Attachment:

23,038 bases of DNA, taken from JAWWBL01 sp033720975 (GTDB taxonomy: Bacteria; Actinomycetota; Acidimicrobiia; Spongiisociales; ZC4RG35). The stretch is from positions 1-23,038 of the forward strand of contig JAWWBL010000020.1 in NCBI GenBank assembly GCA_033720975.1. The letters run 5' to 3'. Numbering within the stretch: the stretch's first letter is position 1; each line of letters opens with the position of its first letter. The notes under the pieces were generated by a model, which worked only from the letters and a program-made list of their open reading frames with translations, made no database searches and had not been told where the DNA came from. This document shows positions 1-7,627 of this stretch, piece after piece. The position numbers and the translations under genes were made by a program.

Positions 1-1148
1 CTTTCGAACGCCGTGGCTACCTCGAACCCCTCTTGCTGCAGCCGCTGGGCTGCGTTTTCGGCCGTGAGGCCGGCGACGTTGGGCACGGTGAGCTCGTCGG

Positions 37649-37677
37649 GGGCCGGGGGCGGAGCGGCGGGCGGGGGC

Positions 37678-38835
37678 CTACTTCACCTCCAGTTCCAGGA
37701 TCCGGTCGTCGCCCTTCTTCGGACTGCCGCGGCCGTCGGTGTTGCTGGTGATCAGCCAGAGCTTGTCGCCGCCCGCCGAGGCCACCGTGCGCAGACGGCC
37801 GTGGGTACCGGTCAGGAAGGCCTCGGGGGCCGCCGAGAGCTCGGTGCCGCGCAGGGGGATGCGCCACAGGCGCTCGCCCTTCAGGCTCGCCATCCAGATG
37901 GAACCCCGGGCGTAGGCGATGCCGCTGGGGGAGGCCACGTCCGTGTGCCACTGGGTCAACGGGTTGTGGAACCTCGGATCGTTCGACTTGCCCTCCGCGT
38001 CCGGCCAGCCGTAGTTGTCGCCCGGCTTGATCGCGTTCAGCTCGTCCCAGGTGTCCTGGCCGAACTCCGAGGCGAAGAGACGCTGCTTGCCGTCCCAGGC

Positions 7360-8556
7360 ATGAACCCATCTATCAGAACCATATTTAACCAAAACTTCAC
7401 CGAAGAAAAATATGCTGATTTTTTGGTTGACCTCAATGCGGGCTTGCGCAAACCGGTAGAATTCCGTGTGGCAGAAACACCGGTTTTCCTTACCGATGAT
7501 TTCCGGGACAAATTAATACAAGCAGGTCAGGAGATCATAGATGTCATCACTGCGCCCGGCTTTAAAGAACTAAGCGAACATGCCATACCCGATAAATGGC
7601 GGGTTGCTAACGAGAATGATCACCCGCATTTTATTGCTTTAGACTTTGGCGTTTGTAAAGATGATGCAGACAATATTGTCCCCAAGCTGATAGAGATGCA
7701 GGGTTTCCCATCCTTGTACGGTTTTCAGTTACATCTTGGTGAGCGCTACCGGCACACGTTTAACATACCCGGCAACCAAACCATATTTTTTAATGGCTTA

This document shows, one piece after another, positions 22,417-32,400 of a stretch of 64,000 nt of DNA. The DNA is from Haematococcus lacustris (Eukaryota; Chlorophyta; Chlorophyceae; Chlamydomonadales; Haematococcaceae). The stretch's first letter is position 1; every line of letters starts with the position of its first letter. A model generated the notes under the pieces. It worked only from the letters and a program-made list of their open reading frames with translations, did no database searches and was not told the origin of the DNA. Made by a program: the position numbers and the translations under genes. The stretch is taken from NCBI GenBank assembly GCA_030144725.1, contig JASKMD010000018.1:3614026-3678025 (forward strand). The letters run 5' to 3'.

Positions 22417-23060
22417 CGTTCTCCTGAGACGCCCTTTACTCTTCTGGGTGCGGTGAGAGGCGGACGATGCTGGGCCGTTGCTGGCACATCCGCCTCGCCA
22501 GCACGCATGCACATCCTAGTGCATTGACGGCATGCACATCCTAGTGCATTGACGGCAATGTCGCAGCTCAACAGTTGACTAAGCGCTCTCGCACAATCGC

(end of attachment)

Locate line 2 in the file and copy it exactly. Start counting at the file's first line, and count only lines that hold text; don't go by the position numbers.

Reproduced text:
Positions 1-1148